sEV proteomics analysis
ESFT cell line derived sEV were reduced with 0.1 M DTT for 60°C for 30 min prior to dilution into Filter-Aided Sample Preparation (FASP) buffer (8 M urea, 0.1 M Tris-HCl pH 8.5) and transferred to a Microcon-10 (EMD Millipore, Billerica, MA, USA) 10kDa centrifugal for trypsinization by the FASP method [70, 71]. Tryptic digests were trap cleaned using C18 PROTO™ Ultra MicroSpin columns (Nest Group, Inc, Southborough, MA) then lyophilized and redissolved into 2% acetonitrile/0.1% formic acid prior to LCMS analysis. Tryptic peptides were separated using an EASY n-LC (Thermo) UHPLC system and a 360 μm OD × 100 μm ID fused silica tip packed with 10 cm of Jupiter 5 μm C18 300 Å material (Phenomenex, Torrance, CA, USA). Following injection of the sample onto the column, separation was accomplished with a 75 min linear gradient from 2% acetonitrile to 40% acetonitrile in 0.1% formic acid. The eluate was introduced into the LTQ-Velos-Orbitrap ELITE + ETD mass spectrometer using a Nanospray Flex source (ThermoElectron, Waltham, MA, USA). An Orbitrap Elite – ETD mass spectrometer (ThermoElectron) was used to collect data from the LC eluate. An Nth Order Double Play with ETD Decision Tree method was created in Xcalibur v2.2. Scan event one obtained an FTMS MS1 scan (normal mass range; 60,000 resolution, full scan type, positive polarity, profile data type) for the range 300–2000 m/z. Scan event two obtained ITMS MS2 scans (normal mass range, rapid scan rate, centroid data type) on up to ten peaks that had a minimum signal threshold of 20,000 counts from scan event one. Each sample was injected twice yielding essentially a technical replicate, to aid with observation and ID of low abundant proteins. A decision tree was used to determine whether CID or ETD activation was used. An ETD scan was triggered if any of the following held: an ion had charge state 3 and m/z less than 650, an ion had charge state 4 and m/z less than 900, an ion had charge state 5 and m/z less than 950, or an ion had charge state greater than 5; a CID scan was triggered in all other cases. The lock mass option was enabled (0% lock mass abundance) using the 371.101236 m/z polysiloxane peak as an internal calibrant. Initially data dependent spectra search was directed by Proteome Discoverer v126.96.36.1990 (ThermoElectron) using Mascot v2.1 and Sage-N Sorcerer Sequest algorithms and the UniprotKB Homo sapiens reference proteome canonical and isoform sequences (7/10/2013 version). Search parameters included: variable methionine oxidation, fixed cysteine carbamidomethylation, up to 2 missed tryptic cleavages, 50 ppm precursor error for MS1 Orbitrap FTMS data, 0.8 Da error for CID-based MS2 LTQ data and 1.2Da error for ETD-based MS2 data. In order to estimate the false discovery rate, a decoy database was generated from this database with the program decoy. pl (from http://www.matrixscience.com/).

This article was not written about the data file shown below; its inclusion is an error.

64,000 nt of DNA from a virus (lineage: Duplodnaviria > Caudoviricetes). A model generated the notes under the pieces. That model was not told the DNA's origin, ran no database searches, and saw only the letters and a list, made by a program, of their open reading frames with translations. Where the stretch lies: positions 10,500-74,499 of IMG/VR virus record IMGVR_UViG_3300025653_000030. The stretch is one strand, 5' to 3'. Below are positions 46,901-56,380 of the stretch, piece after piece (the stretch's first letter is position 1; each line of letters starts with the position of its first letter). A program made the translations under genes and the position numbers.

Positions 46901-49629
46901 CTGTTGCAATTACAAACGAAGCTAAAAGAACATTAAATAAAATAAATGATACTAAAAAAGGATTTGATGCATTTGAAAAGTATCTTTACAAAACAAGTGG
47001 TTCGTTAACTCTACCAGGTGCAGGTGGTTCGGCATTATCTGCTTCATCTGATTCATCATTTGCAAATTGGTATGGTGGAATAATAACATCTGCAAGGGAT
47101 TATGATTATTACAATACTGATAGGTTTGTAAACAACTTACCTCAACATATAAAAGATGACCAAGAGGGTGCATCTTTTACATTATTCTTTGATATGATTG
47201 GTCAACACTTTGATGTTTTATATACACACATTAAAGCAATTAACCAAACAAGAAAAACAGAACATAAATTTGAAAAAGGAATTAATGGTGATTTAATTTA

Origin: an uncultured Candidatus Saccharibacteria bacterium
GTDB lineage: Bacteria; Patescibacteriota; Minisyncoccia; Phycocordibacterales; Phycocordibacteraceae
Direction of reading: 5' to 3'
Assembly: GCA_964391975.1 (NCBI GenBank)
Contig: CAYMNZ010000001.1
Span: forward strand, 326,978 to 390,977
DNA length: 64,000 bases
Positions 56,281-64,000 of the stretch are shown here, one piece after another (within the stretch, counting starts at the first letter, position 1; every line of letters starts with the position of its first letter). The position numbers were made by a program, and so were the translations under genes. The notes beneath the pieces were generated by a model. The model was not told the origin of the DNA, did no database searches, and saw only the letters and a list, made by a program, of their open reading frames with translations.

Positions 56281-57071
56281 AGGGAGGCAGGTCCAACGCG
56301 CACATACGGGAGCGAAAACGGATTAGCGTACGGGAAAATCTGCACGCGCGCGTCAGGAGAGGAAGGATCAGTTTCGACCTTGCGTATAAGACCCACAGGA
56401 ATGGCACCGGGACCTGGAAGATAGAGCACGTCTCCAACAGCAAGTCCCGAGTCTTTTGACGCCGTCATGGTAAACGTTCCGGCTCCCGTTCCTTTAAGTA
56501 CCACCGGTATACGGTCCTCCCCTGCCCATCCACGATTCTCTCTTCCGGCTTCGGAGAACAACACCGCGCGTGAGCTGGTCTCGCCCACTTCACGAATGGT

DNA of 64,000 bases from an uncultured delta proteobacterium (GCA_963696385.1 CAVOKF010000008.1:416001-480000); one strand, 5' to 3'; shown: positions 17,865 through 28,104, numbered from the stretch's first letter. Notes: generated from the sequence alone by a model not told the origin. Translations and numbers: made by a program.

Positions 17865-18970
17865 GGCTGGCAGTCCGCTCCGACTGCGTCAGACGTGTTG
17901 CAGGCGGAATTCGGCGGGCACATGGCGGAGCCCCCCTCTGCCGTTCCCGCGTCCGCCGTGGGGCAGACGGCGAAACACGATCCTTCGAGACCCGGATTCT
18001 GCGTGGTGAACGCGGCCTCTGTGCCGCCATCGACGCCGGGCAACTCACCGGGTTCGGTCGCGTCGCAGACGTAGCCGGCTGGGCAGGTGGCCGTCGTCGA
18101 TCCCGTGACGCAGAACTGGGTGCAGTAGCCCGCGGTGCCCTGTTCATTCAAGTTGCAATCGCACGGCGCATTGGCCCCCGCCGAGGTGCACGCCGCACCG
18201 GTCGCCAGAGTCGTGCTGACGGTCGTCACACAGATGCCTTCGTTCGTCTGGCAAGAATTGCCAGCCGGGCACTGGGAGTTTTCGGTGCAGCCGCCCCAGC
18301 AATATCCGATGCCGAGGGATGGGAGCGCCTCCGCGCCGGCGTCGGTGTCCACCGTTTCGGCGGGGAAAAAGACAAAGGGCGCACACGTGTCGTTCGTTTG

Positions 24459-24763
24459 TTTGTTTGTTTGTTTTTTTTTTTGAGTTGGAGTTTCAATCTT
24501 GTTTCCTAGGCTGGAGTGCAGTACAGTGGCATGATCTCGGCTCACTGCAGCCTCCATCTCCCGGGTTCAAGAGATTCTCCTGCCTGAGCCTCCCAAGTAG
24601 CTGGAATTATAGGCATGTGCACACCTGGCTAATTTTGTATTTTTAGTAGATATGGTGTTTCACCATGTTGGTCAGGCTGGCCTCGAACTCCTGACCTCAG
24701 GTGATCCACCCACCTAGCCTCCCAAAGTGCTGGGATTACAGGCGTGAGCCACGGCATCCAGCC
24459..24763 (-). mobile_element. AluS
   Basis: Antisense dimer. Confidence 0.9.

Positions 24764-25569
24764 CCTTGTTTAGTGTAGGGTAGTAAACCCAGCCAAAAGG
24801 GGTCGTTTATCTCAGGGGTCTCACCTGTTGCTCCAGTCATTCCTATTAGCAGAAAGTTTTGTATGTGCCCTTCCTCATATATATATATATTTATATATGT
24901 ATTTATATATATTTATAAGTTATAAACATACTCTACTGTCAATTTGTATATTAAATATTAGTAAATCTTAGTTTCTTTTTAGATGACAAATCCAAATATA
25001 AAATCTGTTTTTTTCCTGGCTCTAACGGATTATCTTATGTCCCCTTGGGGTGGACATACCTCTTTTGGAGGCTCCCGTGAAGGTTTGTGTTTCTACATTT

The ESFT cell line derived sEV mass spectrometry proteomics data was evaluated by Proteome Discoverer v188.8.131.523 (ThermoElectron) for imputation, match-between-runs, normalization steps, and protein modification for carbamylation to address effects of urea introduced during the FASP protocol. Search parameters included: variable methionine oxidation, fixed cysteine carbamidomethylation, up to 2 missed tryptic cleavages, 50 ppm precursor error for MS1 Orbitrap FTMS data, 0.8 Da error for CID-based MS2 LTQ data and 1.2Da error for ETD-based MS2 data. Technical duplicate data were searched and integrated as one sample. In order to estimate the false discovery rate, a decoy database was generated from this database with the program decoy. pl (from http://www.matrixscience.com/). For samples with peptides not confidently identified via Proteome Discoverer v184.108.40.2063 utilized mass tolerance windows and chromatographic alignments to determine peptide presence. With presence of an m/z signal, area of the ion was extracted and utilized to populate missing values. For runs without m/z values within the mass accuracy window nor chromatographic retention time then no value was recorded. MS1 area values for peptides with high confident MS2 data were represented as high signal levels (green values). MS1 area values for peptide features that match within mass accuracy tolerance and retention time tolerance to high confidence data in a separate LCMS run were represented as peak found but not sufficient for MS2 validation (yellow values). For non-detectable proteins without sufficient information to assign high confidence spectra (green value) nor with mass accuracy or retention time tolerances (yellow data), no signal or red value was assigned.